The Georgian Parliament voted Friday to recognize the 19th-century killings and deportations of ethnic Circassians by czarist Russia as genocide, a move that is likely to inflame tensions between the two countries.
Originally from the northwest Caucasus, Circassians say 1.5 million of their ancestors were systematically killed in a Russian military campaign in 1860-64 to occupy the Caucasus mountain area on the southern border of today's Russia.
The deaths were recorded by Russian imperial historians in 1864. No nation has recognised them genocide.
"We as a representatives of Georgian people should end the 150-year long sufferings of Circassians and restore their rights," said Nugzar Tsiklauri, the head of a parliamentary committee for relations with diasporas and Caucasus nations.
The Georgian resolution says that the Russian empire planned and carried out the ethnic cleansing of Circassians, ultimately displacing 90 percent of them. It also says that czarist Russia artificially spread hunger and disease with the goal of annihilating the Circassians, and that it then resettled other ethnic groups in their land.
The move is likely to strain relations between Russia and Georgia, which have yet to recover from a five-day war in 2008 over the Moscow-backed separatist province of South Ossetia.
The resolution could increase tension over the 2014 Winter Olympics, which Russia is hosting in Sochi, a resort city in what the Circassians consider their historic homeland.
Members of the Circassian diaspora are demanding the Sochi Games be cancelled or moved unless Russia apologises for what they say was genocide against their ancestors. Some Circassian leaders are demanding autonomous territory within Russia.
Earlier this year Russian President Dmitry Medvedev pointed to Georgia as a potential security threat to the games.
Tsiklauri presented a draft of the resolution, which said: "Killings and deportations of Circassians during the Russian-Caucasian War should be recognised as genocide and ethnic cleansing."
Deportations and turmoil led many Circassians south to Turkey and elsewhere, and their seven million or so descendants are spread across the world from the United States to Jordan. About 700,000 remain in the northwest Caucasus.
The closest the Russian government has come to apologising for the bloodshed was in 1994, when President Boris Yeltsin acknowledged that resistance to tsarist violence was legitimate.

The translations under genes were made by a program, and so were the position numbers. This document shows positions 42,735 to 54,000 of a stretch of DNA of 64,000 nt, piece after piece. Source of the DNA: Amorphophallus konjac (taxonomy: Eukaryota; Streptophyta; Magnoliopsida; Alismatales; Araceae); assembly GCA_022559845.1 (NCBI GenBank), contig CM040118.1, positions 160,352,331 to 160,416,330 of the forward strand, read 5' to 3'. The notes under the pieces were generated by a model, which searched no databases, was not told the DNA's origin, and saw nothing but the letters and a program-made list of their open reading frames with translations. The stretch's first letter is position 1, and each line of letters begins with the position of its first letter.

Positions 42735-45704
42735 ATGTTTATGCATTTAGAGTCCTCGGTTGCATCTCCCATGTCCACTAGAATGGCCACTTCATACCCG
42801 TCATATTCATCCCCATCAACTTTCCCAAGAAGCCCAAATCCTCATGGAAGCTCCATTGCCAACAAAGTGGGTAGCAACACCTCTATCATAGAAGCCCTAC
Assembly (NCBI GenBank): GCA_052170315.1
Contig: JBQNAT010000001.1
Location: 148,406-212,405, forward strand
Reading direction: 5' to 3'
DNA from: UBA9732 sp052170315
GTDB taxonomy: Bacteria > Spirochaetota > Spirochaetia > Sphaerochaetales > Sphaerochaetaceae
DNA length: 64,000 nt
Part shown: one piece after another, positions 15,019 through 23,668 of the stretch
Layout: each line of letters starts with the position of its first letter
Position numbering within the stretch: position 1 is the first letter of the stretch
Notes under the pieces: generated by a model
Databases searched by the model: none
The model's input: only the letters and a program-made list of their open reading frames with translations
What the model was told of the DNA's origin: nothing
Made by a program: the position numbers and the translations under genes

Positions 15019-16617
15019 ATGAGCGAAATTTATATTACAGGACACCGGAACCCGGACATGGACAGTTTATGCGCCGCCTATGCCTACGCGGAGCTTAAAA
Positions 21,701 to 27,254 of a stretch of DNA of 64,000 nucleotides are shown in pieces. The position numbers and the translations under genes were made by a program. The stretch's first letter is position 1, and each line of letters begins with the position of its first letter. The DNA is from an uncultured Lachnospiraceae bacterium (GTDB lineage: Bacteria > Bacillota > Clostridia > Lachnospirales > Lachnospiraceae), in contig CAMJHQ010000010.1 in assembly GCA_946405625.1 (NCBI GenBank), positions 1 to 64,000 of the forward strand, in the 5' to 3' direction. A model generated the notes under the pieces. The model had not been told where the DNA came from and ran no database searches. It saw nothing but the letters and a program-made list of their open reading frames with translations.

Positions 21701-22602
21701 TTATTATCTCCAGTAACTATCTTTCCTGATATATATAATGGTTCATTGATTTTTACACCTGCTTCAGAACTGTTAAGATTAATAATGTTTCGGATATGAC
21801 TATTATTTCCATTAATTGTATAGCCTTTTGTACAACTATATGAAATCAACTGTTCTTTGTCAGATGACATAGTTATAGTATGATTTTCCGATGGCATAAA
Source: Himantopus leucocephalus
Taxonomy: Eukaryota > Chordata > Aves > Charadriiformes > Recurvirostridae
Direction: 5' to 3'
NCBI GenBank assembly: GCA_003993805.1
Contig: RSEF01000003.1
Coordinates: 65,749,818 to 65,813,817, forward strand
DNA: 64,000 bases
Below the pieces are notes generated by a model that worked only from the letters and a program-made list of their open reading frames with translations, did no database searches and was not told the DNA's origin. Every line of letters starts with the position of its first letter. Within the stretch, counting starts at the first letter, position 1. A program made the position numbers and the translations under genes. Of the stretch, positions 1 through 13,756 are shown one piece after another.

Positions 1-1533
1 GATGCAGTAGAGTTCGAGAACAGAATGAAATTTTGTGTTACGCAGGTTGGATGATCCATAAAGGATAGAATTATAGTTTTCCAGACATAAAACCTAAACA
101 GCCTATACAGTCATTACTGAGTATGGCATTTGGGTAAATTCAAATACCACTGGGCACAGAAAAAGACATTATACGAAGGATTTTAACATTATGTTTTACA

State media said "millions" of people joined the rallies nationwide, which were called to mark Iran's annual day of solidarity with Palestinians.
At least three women and a three-year-old child were among those killed.
Greek Cypriot leader Nikos Anastasiades was enraged when Turkish Cypriot president Dervis Eroglu refused to accept certain proposed terms, raising his voice, slamming his fist and throwing his glasses across the room in anger.
Jordanian government spokesman said the "aerial target was shot after being intercepted" when it violated Jordanian air space near the northern border city of Mafraq.
U.N. health agency said that four hospitals, including al Aqsa hospital in the coastal strip, had been damaged in the conflict that began on July 8 when Israel launched air strikes
Yatseniuk, Ukraine's point man for the West during much of the turmoil in the country since November, tendered his resignation on Thursday, saying parliament was betraying its people's demands
Brazil called the escalation of violence "unacceptable" and recalled its ambassador for consultations.
The problem has become so great that more than 10 military airfields have been forced to close or move.
More than 30 Palestinians were also injured with live ammunition fired by Israeli troops.
Poor weather was the most likely cause of the crash of an Air Algerie flight over the West African state of Mali with 116 people on board, French officials said on Friday.
Two of the detainees are Jason Rezaian, the Tehran correspondent for the Washington Post, and his wife Yeganeh Salehi, a correspondent for the United Arab Emirates-based newspaper the Nation
Peter Greste was detained in December together with Al Jazeera English Cairo bureau chief Mohamed Fahmy and Egyptian producer Baher Mohamed.
The bombing comes only one day after 40 people were killed by twin blasts in neighboring Kaduna State.
Al-Thinni was due to attend a series of meetings in Libya's eastern region.
A security source said late on Thursday that civil defense personnel had managed to retrieve the bodies of eight people who died in the butane gas cylinder blast in the town of Malawi.
Around 40 of Gaza's 75 ambulances had stopped working because of the lack of fuel.